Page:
Quantum material pushes electrons to the limitRyan Clancy | November 19, 2021
A recent study undertaken by the U.S. Department of Energy (DOE) discovered that within a scarce quantum material, electrons move around in ways that are coordinated; they described this movement as “dancing”. When this material is strained, it develops an electronic band structure which allows for more exotic and tighter correlated movement (like tangoing) of Dirac electrons. It is especially prevalent in electric mobile charge carriers and could result in faster transistors in the future.
Researchers stated they were able to combine topology and correlation within one system. Topology is the probing of properties which are preserved when a (geometric) object deforms, like if squeezed or stretched. This research could prove to be very important when it comes to computing and information technologies.
In conventional or typical materials, electrons are known to move more predictably (for instance with energy in metals and without energy in insulators). However, in quantum materials, electrons interact strongly with one another, and are seen to move in correlated but unexpected ways due to physical forces. Simply put, when one electron moves it creates a force that causes nearby electrons to do the same.
How was this movement studied?
To analyze this tight “tango” in topological quantum material(s), a crystalline thin film of a very stable transition metal oxide was led to synthesis. The film was made of puled-laser epitaxy, then stained to compress the layers and stabilize a phase that is not present in the bulk of the crystal. This was the first time that this phase was able to be stabilized.
Theory-based simulations were held and predicted the strained material was from the band structure. Within the strained environment, the compound under investigation, strontium niobate (which is a perovskite oxide) changed its structure to one that shared a special symmetry with this newly found electron band structure.
“Degenerate” is the name for the various states within a quantum mechanical system, only if they share a similar energy value when measured. Every degenerate state is also likely to be filled with electrons. In this situation, the special symmetry that was found resulted in just one energy level producing four states. As this special symmetry is present, the degeneracy is then protected, and this Dirac electron movement found during these tests is new in a quantum material. These findings developed a model that simulated how band structure is influenced by crystal symmetry.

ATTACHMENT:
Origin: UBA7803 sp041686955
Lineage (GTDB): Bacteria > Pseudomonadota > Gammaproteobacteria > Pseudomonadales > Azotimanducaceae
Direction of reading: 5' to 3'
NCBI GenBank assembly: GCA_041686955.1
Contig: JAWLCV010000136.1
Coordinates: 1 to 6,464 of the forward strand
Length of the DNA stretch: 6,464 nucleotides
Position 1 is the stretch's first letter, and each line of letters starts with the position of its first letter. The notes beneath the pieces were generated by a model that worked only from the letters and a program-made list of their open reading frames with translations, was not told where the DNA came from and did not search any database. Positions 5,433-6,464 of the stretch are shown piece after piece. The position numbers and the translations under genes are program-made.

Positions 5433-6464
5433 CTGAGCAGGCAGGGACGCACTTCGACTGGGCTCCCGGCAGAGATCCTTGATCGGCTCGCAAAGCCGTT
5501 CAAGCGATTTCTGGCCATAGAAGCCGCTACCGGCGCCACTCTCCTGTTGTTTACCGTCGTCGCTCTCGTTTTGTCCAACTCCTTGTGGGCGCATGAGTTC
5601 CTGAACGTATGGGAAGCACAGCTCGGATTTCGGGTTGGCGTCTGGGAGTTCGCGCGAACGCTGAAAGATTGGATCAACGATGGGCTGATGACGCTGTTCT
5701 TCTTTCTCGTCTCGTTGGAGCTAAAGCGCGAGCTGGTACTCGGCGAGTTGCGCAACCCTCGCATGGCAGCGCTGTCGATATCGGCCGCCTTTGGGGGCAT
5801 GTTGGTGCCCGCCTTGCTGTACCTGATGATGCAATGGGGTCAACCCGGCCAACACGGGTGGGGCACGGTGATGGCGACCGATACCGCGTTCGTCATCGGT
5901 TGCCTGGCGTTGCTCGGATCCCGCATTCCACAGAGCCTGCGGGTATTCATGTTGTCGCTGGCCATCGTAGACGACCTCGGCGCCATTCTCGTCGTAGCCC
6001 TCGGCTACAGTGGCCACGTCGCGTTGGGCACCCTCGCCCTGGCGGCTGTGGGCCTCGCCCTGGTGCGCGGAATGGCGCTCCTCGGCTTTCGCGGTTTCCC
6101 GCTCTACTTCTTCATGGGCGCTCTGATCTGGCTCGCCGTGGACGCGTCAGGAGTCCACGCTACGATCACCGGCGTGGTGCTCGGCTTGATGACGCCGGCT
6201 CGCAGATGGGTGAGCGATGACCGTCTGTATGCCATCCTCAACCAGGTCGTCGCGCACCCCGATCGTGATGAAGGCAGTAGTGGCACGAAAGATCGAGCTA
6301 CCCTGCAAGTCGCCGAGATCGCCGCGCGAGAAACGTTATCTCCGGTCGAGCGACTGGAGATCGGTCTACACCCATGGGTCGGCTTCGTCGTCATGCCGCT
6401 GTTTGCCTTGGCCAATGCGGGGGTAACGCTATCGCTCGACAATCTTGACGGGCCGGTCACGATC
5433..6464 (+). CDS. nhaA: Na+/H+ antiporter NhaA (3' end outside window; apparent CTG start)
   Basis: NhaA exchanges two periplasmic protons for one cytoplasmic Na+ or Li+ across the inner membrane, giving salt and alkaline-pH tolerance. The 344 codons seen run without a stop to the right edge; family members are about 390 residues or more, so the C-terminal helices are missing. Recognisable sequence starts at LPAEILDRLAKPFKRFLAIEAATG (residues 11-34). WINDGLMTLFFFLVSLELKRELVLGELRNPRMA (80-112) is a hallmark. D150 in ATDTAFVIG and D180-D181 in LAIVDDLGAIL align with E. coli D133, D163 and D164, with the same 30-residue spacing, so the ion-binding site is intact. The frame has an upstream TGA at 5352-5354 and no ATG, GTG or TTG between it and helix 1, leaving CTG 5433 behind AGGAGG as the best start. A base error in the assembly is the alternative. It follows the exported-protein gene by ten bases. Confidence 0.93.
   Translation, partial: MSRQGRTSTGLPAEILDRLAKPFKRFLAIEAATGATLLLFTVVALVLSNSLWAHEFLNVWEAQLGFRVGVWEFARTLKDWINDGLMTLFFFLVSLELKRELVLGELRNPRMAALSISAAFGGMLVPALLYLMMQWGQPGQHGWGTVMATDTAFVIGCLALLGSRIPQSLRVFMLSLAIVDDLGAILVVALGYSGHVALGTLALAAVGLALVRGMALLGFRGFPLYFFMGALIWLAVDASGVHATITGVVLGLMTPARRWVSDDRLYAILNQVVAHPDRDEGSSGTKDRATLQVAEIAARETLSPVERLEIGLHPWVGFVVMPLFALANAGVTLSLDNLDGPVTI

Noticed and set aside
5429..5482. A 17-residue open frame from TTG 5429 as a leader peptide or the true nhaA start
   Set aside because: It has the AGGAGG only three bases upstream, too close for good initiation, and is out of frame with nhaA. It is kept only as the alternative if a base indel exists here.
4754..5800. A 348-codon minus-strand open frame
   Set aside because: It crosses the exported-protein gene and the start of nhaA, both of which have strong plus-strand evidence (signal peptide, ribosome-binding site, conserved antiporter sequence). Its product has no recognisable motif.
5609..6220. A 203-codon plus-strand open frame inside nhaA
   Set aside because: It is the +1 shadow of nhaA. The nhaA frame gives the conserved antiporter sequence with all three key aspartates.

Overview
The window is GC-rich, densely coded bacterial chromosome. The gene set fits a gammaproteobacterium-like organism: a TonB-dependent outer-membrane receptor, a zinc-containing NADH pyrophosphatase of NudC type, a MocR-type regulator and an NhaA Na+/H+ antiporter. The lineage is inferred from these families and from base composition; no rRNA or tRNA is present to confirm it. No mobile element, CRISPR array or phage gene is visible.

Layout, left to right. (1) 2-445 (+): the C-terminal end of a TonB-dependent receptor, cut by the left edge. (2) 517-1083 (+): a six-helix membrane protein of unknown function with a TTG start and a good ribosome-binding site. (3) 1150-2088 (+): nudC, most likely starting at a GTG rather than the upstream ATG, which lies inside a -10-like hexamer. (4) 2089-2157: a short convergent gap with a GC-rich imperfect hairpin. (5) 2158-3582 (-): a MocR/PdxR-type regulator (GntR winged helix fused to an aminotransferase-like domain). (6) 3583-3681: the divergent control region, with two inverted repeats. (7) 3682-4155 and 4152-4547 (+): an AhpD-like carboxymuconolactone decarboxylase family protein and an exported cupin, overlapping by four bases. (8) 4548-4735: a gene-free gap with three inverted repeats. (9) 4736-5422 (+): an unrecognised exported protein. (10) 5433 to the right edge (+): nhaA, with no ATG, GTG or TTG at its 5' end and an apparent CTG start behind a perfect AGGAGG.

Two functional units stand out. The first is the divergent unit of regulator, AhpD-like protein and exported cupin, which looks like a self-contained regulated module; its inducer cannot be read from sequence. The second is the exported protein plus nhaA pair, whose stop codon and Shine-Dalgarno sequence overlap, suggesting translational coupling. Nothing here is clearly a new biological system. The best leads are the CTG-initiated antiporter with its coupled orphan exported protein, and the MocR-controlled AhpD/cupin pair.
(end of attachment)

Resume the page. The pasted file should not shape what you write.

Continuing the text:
Quantum materials further explained
Simply put, a quantum material that is subjected to a magnetic field can be likened to a building with ten stories and people on every floor. Each floor in this example represents a quantized, defined energy level. When the magnetic field strength is increased, imagine a fire alarm in the building and all the people on each floor rush to the bottom and reach the designed “safe area”. This is exactly what happens to the Dirac electrons as they all migrate the extreme quantum limit.
At the extreme quantum limit, all the electrons group together and their interactions with one another increase significantly. As a result, their interactions become complicated and interconnected. This is correlated electron behavior, as opposed to single particle behavior. Einstein called this “spooky at a distance”, and many objects begin to behave as a singular object. This behavior is the key to quantum computing.
Understanding electron behaviors
The goal of these tests is to increase understanding of electron behavior once they go into the extreme quantum limit. This remains to be a somewhat mysterious area where scientists do not fully understand what is happening. The highest mobility of electrons was found in oxide-based systems, which is the first oxide-based Dirac material to ever reach the extreme quantum limit.
From theoretical calculations, it is estimated that 100,000 tesla are needed for electrons within typical semiconductors to venture to the extreme quantum limit. In the unique topological strain engineered quantum material that the researchers and scientists used for these tests, it was found that only three tesla were needed to reach the extreme quantum limit.
Until these discoveries, scientists were unable to fully test the extreme quantum limit’s physics because of the level of difficulty involved in forcing all the electrons down to just one energy level and analyzing the results. This new quantum material allows them to explore the results with just a few tesla applied, accelerating the understanding of the extreme quantum limit and quantum entanglement.
A discovery of new quantum materials can significantly advance quantum computing. Comment below with any thoughts or added information you find interesting!